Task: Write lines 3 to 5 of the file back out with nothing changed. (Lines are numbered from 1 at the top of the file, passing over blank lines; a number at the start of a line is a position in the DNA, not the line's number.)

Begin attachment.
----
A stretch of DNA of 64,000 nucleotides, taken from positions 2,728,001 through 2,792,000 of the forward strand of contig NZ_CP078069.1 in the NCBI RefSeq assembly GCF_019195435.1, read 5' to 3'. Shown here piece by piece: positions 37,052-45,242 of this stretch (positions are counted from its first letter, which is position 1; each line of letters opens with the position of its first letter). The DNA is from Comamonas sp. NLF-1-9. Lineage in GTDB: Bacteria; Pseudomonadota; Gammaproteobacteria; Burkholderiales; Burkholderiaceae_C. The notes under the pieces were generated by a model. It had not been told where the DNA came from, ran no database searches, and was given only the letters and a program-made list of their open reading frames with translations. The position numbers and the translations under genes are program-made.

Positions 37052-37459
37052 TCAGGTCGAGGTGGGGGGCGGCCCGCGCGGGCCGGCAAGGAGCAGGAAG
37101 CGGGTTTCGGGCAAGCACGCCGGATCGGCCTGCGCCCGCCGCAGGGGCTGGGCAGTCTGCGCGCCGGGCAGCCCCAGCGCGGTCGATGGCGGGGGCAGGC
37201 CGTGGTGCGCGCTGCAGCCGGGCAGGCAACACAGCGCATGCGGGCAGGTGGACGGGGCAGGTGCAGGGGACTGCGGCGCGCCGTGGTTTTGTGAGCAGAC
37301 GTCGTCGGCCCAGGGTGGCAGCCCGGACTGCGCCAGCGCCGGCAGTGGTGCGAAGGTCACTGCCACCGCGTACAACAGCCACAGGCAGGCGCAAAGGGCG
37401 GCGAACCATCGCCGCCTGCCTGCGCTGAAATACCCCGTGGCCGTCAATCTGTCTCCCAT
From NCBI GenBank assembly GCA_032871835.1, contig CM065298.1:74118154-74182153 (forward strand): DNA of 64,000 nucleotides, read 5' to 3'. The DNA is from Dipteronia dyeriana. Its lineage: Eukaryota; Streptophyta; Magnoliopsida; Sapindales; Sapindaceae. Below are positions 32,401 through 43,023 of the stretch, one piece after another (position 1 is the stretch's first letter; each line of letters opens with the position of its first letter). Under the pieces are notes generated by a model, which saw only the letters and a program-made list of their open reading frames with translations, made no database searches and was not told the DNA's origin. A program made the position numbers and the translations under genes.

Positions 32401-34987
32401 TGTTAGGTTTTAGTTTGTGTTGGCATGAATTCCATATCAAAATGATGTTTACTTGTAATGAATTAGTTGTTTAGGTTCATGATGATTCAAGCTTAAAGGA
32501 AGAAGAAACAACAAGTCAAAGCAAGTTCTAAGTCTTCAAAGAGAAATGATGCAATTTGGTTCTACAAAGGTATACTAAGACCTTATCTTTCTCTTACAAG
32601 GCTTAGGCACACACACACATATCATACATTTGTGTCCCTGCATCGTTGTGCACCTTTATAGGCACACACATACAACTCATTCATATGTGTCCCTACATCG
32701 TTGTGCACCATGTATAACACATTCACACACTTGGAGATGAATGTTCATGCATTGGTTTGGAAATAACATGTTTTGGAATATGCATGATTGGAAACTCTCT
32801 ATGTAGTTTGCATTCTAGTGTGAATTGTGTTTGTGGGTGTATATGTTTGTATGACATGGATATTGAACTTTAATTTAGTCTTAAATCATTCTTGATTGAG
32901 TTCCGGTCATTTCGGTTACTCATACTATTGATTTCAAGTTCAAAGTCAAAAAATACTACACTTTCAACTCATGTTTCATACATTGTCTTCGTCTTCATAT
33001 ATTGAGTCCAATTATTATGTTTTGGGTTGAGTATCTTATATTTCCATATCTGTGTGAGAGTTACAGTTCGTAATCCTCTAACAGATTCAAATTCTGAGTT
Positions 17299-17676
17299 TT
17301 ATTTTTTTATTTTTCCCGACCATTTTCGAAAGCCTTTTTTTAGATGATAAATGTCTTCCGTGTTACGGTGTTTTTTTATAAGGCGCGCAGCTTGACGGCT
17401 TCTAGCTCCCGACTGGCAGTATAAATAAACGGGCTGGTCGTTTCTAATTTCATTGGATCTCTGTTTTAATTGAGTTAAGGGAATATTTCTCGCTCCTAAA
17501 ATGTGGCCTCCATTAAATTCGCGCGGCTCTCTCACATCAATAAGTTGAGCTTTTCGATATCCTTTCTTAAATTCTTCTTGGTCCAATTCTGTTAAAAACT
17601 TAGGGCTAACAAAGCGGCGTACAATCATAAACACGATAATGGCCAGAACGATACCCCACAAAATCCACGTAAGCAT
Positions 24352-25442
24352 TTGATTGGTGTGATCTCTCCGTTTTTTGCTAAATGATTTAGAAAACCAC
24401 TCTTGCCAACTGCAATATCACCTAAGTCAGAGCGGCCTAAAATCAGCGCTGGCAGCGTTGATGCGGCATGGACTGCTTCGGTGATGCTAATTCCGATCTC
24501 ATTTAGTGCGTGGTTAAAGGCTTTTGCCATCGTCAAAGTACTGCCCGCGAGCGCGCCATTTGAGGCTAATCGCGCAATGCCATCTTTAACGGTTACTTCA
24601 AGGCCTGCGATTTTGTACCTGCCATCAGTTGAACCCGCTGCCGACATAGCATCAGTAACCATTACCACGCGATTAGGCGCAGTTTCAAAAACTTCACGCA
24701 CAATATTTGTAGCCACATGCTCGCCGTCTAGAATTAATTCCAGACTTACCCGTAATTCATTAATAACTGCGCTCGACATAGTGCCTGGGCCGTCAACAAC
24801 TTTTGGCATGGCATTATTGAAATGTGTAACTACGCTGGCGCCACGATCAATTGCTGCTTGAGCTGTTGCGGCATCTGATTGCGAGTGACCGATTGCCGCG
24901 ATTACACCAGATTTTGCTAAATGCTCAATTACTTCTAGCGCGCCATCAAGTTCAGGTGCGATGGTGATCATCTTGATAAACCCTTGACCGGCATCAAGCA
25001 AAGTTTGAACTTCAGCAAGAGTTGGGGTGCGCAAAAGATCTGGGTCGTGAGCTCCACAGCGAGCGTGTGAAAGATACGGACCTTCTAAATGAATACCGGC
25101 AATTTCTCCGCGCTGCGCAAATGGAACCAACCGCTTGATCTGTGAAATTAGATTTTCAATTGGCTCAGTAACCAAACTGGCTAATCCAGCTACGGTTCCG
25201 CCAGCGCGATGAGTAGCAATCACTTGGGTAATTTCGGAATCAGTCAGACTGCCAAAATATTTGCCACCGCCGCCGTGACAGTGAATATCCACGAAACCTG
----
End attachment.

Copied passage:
37052 TCAGGTCGAGGTGGGGGGCGGCCCGCGCGGGCCGGCAAGGAGCAGGAAG
37101 CGGGTTTCGGGCAAGCACGCCGGATCGGCCTGCGCCCGCCGCAGGGGCTGGGCAGTCTGCGCGCCGGGCAGCCCCAGCGCGGTCGATGGCGGGGGCAGGC
37201 CGTGGTGCGCGCTGCAGCCGGGCAGGCAACACAGCGCATGCGGGCAGGTGGACGGGGCAGGTGCAGGGGACTGCGGCGCGCCGTGGTTTTGTGAGCAGAC